How Was Anime Retouched for Television In The Old Days?

by Justin Sevakis,

Maria asks:

I've been watching old English dubs of Samurai Pizza Cats and Sailor Moon from the 90s and I wondered how they 'Airbrushed' and edited various things out before the use digital software. I had heard that for the 90s dub of Dragonball (Z) it was expensive to paint out the things that were deemed inappropriate for a western audience, while nowadays we can use a program like After Effects which speeds up the process and is considerably cheaper. How were the series edited?

For the most part, digital airbrushing didn't become all that commonplace until the late 90s. But prior to the 80s, it wasn't even possible.

Prior to video going all digital in the mid- to late-90s, manipulating a video image was kind of a difficult process. The first devices that were even capable of layering text on top of a video signal weren't even invented until the late 1960s, and didn't become commonplace until the 70s. SuperPaint, a system that was able to capture, manipulate, and then print back out video (one frame at a time), was invented in 1972, but the technology required to run it was very uncommon and high-end, so it spent most of its life in research labs. For anything more than big clunky, jaggy text, any manipulation would be an expensive process that would be done using optical effects on film, not video.

All that changed in 1981, when UK-based company Quantel came out with Paintbox, a revolutionary computer workstation that, for the first time, allowed for advanced graphics and animation effects to be rendered in (and layered with) video. I say "workstation," but it was so big that by today's standards this thing would be considered a mainframe. Boasting a pressure-sensitive graphics tablet, a 4U rack-mounted hard drive, an 8-inch floppy drive (that could store one video frame per disk!) and specialized graphics hardware, Paintbox completely changed, and in many ways defined, the look of video of the era.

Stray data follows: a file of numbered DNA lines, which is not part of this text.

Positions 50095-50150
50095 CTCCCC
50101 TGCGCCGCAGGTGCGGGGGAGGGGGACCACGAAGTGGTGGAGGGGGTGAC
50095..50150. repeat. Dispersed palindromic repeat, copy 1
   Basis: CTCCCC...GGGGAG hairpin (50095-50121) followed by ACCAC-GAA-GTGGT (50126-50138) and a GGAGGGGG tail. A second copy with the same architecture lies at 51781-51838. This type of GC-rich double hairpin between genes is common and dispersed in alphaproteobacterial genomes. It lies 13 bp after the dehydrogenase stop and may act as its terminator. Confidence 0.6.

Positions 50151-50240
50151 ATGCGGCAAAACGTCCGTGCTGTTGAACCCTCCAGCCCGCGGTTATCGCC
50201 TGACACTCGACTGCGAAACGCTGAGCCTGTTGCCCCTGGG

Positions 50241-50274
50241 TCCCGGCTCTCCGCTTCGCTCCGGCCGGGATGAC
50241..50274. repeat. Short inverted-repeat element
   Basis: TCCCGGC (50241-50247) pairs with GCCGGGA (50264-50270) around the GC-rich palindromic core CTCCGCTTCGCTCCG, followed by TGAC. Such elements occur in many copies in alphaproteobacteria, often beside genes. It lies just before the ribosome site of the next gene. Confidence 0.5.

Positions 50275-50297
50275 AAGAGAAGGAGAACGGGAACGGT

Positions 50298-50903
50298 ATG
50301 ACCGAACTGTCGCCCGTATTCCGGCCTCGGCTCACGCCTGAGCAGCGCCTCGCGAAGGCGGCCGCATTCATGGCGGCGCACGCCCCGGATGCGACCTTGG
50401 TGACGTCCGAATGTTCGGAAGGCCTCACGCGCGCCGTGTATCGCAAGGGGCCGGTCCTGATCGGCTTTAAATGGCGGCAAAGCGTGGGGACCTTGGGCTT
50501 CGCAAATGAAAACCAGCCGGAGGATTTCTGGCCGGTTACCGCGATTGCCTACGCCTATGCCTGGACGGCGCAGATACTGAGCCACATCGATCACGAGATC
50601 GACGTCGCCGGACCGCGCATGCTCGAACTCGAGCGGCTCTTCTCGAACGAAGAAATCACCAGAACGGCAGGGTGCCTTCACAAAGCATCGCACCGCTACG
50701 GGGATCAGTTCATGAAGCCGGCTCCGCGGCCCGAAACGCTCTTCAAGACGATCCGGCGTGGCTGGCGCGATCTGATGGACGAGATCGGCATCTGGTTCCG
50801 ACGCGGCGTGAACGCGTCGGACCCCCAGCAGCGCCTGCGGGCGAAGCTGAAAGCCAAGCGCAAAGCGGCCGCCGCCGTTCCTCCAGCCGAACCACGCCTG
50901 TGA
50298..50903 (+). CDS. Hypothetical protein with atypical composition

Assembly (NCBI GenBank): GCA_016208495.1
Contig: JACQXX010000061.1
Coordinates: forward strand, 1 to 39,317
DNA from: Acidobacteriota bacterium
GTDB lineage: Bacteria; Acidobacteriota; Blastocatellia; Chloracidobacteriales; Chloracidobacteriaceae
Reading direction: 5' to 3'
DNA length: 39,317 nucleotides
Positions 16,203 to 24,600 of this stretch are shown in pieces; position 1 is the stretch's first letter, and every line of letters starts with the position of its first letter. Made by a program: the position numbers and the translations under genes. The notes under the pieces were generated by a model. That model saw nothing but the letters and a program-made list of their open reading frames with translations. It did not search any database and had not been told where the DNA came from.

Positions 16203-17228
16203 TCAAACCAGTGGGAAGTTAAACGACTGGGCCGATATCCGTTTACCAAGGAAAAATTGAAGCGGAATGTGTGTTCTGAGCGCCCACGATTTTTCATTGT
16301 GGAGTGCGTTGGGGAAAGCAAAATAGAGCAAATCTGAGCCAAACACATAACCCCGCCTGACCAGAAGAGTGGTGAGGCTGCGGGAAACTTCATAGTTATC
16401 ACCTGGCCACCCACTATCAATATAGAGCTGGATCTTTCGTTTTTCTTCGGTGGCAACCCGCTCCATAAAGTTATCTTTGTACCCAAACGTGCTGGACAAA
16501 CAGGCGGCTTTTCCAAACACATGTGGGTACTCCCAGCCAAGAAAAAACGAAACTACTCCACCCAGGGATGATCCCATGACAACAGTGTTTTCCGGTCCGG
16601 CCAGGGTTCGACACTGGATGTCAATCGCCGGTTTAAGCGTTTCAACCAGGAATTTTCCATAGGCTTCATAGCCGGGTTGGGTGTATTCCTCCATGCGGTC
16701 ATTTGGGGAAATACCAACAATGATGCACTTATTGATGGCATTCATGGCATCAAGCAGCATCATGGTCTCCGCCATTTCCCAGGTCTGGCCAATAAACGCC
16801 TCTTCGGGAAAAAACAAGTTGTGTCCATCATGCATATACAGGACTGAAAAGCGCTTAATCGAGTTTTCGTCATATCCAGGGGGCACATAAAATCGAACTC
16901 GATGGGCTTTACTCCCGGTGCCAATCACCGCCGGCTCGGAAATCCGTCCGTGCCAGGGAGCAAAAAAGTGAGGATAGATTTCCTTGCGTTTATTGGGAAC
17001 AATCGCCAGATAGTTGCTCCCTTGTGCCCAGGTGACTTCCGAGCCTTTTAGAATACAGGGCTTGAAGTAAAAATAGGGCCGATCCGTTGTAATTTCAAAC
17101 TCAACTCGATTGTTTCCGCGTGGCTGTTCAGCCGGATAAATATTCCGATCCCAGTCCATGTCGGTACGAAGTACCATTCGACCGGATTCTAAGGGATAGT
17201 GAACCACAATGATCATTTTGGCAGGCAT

Paintbox brought about many of the innovations we take for granted in graphics today, from pop-up menus to cut-and-paste. In fact, in the late 80s they tried to sue Adobe for patent infringements in Photoshop (though they lost the case -- the earlier SuperPaint demonstrated many of the abilities they claimed as patents).

By 1990 the Paintbox and a handful of similarly-priced competitors became a mainstay of video production anywhere there was a budget -- meaning, local TV stations, major post-production facilities, and other well-heeled video people could manipulate video using these new tools. They were still quite expensive, but in this era most entertainment companies rented out time at a post-production facility to do their work, rather than buying gear themselves.

There used to be a video up on YouTube from decades ago, showing off early days at Funimation, where a guy with a thick Texas accent grimaced that he didn't exactly go to broadcast school to draw underwear on top of little boy peen (even if said little boy was Goku in Dragonball). I can't find that video now, but if I could, perhaps I could tell what system he was using. Regardless, it was almost certainly a later version of Paintbox or a similar system.

Such work was very painstaking, and required some skilled engineers/artists to pull off. As equipment and engineers were often employed by the hour, such work could easily eat up a huge chunk of a localization budget. Not many companies were capable of managing work like that, and most of the time localization producers would just cut out problematic scenes rather than try and retouch them. By reworking the script enough, any lost continuity could easily be explained away. Samurai Pizza Cats, to use your example, was so heavily edited that nearly every cut is trimmed by at least a few frames.

Paintbox eventually stagnated and got folded into other production packages, and is mostly just a video nerd's memory. Graphics work eventually lost its reliance on dedicated hardware, and is now something that happens on normal commodity computers. Nowadays digital retouch is much easier, with software like Adobe After Effects, Autodesk Flame and The Foundry's Nuke now commonplace in post-production worldwide. But it's still a painstaking process, so it's still not very common -- and usually done only for television broadcast.

Got questions for me? Send them in! The e-mail address, as always, is answerman (at!)

Justin Sevakis is the founder of Anime News Network, and owner of the video production company MediaOCD. You can follow him on Twitter at @worldofcrap.

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